Change Of Fortune

Soul Asylum

Entertainment One, 2016

http://www.soulasylum.com

REVIEW BY: Benjamin Ray

ORIGINALLY PUBLISHED: 05/10/2016

It may take a while for you to realize this is a Soul Asylum record.

There is very little here that resembles the Soul Asylum of old, which is to be expected when you swap out every musician over time except one. So those expecting rehashes of "Runaway Train," "Misery," and "Somebody To Shove" are out of luck. This is a good thing; who wants to rehash the same hits over and over, especially those that were little more than competent adult alt-rock in the first place?

Singer and co-founder Dave Pirner is the only original member left and has opted to steer the band in a new direction, with short, pop-rock songs that hew closer to the band's original '80s sound and the commercially successful power-pop-rock of the end of the '90s. You can imagine several of these songs on any movie soundtrack of 1999.my_heart_sings_the_harmony_web_ad_alt_250

The jangly power-pop of "Doomsday," cheerfully discussing the end of the world, and the mildly uplifting "Ladies Man" will likely draw in new fans who enjoy bands like Switchfoot and Goo Goo Dolls. "Can't Help It" rides a successful Zeppelin riff, though Pirner approaches it the same way Lenny Kravitz does – less inspiration and more homage – and then shouts the vocals to the verses. It plays better than it sounds.

Pirner also reveals some inspiration from latter-day Stone Temple Pilots on "Dealing" and "Make It Real" (sounding so much like something Scott Weiland would write that I wonder if it's a tribute). It's pretty good, though, and actually most of these songs are pretty good, with at least one catchy riff or vocal hook (check out the chorus on "When I See You"). It may be a little bit out of time, but Soul Asylum never really sounded like their time period anyway; "Runaway Train," which won a Grammy, was far too adult for most of what was popular in 1992.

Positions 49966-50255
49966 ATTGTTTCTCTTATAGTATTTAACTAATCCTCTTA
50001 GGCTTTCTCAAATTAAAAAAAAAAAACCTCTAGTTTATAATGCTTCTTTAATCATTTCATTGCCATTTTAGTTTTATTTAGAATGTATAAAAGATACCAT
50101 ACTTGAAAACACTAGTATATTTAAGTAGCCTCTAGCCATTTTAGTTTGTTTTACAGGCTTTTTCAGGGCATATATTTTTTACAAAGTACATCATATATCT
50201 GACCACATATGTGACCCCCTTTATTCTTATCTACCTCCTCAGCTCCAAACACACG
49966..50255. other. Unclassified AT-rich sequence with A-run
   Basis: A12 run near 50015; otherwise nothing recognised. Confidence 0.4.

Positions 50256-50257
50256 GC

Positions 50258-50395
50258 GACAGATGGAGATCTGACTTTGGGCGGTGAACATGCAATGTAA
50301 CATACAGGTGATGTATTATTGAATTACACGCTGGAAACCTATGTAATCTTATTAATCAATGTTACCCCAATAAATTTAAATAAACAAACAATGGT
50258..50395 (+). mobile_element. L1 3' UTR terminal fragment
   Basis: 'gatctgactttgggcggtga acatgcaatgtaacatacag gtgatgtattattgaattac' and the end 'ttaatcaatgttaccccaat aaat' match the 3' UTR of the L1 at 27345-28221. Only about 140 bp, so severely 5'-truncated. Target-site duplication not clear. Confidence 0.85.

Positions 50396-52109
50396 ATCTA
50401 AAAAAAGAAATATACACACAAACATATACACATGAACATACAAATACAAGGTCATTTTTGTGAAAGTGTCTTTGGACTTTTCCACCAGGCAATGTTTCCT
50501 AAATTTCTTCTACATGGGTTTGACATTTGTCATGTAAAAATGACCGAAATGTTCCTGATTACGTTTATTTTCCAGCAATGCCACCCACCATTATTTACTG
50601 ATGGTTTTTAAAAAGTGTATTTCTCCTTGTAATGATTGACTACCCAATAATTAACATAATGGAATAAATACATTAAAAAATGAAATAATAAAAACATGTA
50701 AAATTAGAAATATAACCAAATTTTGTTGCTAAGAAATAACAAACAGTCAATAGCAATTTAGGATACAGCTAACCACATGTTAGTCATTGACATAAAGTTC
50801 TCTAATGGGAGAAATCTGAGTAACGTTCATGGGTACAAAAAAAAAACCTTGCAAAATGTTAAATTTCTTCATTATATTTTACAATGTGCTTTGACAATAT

To Pirner's credit, this disc never tries to re-create that success but instead hews closer to the actual Soul Asylum sound, one that fans know about but casual fans may not. To his detriment, this sound doesn't expand on what others have done nor is it sustainable for an entire disc, and the disc starts to blend together in a generic haze during the last four songs. 

It's not a great album, but it's an interesting one that shows a band comfortable in its middle age, not looking back to nostalgia, not really reaching beyond their comfort zone, but still bringing an energetic adult disc that zips by in a zippy 39 minutes. Pity that the entirety of the disc doesn't measure up to its best moments.

Rating: C+

User Rating: Not Yet Rated


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